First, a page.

Inquest called in Rusk/McNamee tragedy

The territory’s chief coroner has called an inquest into the deaths of five people who were killed by carbon monoxide poisoning in their Porter Creek home this past winter.

The territory’s chief coroner has called an inquest into the deaths of five people who were killed by carbon monoxide poisoning in their Porter Creek home this past winter.

The Rusk family and their boarder Donald McNamee, 47, were all found dead in their Centennial Street home on January 29.

On Friday, the territory’s new chief coroner, Kirsten Macdonald announced she “has reason to believe” that holding an inquest would be “advisable.”

The entire Rusk family, including 45-year-old Bradley, his wife Valerie, 37, their 13-year-old son Gabriel and 11-year-old daughter Rebekah, had been feeling sick and were staying home from school and work in the days before their deaths. Tragically, that lengthened their exposure to the toxic gas that was slowly filling up their home.

The fire marshal’s report into the incident showed the old masonry chimney had been completely blocked with ice. This was caused both by the chimney’s state of disrepair – it was crumbling in on itself – and the improper installation of a new oil-burning furnace. Building codes detail that a liner should be placed within older chimneys and that the diameter be narrowed if newer appliances are hooked up to them. This wasn’t done at the Centennial Street home, but a city building inspector approved the installation.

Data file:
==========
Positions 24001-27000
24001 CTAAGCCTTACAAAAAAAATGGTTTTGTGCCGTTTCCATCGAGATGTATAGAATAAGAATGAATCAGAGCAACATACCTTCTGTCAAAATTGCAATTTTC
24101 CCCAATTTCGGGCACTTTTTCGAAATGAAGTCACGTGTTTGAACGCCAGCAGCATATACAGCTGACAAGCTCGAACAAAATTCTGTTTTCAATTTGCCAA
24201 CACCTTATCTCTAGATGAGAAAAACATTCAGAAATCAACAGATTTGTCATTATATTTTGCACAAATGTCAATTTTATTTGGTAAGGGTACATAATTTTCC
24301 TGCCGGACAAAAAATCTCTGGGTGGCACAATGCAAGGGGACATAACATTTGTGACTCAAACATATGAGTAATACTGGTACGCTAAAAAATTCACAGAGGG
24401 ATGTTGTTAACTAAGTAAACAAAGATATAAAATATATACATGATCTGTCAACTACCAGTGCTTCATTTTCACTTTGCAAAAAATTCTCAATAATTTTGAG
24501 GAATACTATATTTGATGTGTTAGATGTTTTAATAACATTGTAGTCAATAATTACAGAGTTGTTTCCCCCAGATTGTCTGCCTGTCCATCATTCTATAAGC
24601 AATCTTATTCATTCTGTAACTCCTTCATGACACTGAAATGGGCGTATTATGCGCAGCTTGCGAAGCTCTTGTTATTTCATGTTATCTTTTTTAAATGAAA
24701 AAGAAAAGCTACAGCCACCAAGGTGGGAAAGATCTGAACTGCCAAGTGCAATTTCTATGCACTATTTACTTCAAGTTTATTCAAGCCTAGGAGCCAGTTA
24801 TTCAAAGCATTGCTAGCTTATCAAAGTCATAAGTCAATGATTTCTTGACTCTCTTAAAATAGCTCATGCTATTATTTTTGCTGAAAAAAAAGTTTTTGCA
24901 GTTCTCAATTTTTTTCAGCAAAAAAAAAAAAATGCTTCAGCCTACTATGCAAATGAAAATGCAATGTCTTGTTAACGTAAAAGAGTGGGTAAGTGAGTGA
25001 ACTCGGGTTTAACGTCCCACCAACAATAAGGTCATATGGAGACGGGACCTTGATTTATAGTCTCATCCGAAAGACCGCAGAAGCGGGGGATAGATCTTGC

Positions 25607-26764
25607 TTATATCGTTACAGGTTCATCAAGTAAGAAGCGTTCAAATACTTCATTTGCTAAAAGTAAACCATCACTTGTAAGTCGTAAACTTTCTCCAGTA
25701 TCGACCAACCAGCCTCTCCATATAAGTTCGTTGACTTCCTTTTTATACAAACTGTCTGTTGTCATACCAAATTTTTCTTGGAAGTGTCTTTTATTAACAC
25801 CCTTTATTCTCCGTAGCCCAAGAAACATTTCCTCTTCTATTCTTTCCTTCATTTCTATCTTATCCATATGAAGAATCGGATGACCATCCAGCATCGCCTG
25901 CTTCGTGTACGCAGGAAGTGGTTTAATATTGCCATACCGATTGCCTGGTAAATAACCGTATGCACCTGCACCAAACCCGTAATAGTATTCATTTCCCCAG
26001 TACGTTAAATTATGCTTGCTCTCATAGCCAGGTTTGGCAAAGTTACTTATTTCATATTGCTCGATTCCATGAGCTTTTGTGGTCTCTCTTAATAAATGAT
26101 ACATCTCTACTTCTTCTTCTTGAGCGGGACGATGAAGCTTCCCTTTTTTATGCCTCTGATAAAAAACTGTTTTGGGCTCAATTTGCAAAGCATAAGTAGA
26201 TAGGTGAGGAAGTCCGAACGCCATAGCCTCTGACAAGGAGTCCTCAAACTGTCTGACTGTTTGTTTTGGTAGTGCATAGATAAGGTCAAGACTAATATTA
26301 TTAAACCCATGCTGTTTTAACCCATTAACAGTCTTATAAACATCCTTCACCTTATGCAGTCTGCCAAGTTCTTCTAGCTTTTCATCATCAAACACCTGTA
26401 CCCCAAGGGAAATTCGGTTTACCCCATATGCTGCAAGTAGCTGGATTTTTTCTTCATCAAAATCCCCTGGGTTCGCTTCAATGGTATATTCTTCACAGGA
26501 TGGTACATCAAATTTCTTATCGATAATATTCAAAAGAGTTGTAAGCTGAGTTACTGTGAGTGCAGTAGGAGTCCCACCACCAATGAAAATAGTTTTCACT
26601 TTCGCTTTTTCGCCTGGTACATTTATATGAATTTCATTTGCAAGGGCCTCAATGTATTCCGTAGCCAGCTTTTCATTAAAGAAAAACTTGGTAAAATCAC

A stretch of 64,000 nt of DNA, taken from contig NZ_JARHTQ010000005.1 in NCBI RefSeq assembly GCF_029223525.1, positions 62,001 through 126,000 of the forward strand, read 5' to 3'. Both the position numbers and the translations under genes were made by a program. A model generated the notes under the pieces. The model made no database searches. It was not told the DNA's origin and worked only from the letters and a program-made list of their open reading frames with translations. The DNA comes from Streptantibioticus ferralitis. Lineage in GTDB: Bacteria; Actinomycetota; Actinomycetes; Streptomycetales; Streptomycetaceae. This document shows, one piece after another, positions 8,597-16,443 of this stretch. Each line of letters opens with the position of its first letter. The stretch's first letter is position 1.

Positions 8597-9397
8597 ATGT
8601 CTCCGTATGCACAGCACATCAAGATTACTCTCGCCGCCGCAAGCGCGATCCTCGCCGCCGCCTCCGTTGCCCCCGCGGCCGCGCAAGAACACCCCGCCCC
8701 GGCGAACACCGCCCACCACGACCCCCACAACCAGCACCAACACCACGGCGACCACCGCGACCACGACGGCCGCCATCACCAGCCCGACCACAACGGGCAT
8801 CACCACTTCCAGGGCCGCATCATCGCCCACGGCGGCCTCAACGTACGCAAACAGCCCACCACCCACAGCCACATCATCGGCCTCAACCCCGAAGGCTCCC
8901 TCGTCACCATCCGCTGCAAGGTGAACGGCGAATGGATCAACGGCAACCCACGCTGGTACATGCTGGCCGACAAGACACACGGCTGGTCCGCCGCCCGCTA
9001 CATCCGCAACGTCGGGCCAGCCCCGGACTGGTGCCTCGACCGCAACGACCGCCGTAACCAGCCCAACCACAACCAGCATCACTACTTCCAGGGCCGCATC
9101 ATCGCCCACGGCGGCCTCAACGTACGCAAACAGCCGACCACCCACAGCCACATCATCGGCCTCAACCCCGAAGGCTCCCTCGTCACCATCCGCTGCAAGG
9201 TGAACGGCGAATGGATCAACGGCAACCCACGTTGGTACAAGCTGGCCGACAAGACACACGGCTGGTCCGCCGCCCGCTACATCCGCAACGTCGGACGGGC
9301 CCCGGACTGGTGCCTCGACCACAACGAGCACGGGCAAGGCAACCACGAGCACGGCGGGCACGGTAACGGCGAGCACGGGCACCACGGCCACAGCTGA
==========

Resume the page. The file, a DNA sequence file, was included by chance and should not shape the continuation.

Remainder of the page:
The furnace was also improperly set. It was “under-fired” in an effort to be more energy efficient. This common practice caused the flue gases to be too cold for the old, unlined chimney. The exhaust, which is largely water vapour, then froze inside the chimney.

There was evidence that the furnace had been serviced. Two service stickers from Certified Heating and Service, owned by Lance Couch, dated October 27, 2010 and October 14, 2011, were found on the boiler.

Since the deaths, demands have been made from the public and opposition parties for government action on oil-burner equipment safety, oil-burner mechanic regulations and changes to the Landlord Tenant Act.

More than one report, commissioned by the Yukon Housing Corporation over five years ago, warned the government about the dismal state of the oil-burner industry in the territory and called for better regulation.

Those recommendations were ignored.

The Rusk family rented their Porter Creek home from 10785 Yukon Ltd., a company that lists Fae Jamieson and Geraldine Tuton as directors. The house did not have a carbon monoxide detector installed and has since been torn down.

Arrangements for the inquest, including gathering a jury of six people, will “begin in the near future,” Macdonald said on Monday. During the inquest, the jury and coroner will hear evidence, including testimony from subpoenaed witnesses, in hopes of providing recommendations that will prevent future deaths.

Macdonald would not elaborate on which witnesses may be called.

This is not the territory’s first inquest into carbon-monoxide-caused deaths, however.

Thirty-six years ago, an inquest looked into the deaths of two women who also died of carbon monoxide poisoning in their house.

That case also involved a badly-maintained masonry chimney that plugged with ice, causing toxic fumes from the oil-burning furnace to fill the house.

Documents at Yukon Archives show that in December 1975, Judith Armstrong, 27, and Dorothy Fraser, 61, were found dead in their 312 Alexander St. home.

The inquest that followed ruled Armstrong and Fraser’s deaths were accidental.

It called for the women’s chimney to be upgraded or replaced and for ongoing newspaper and radio advertisements to remind homeowners to keep an eye on masonry chimneys liable to clog.

Contact Roxanne Stasyszyn at

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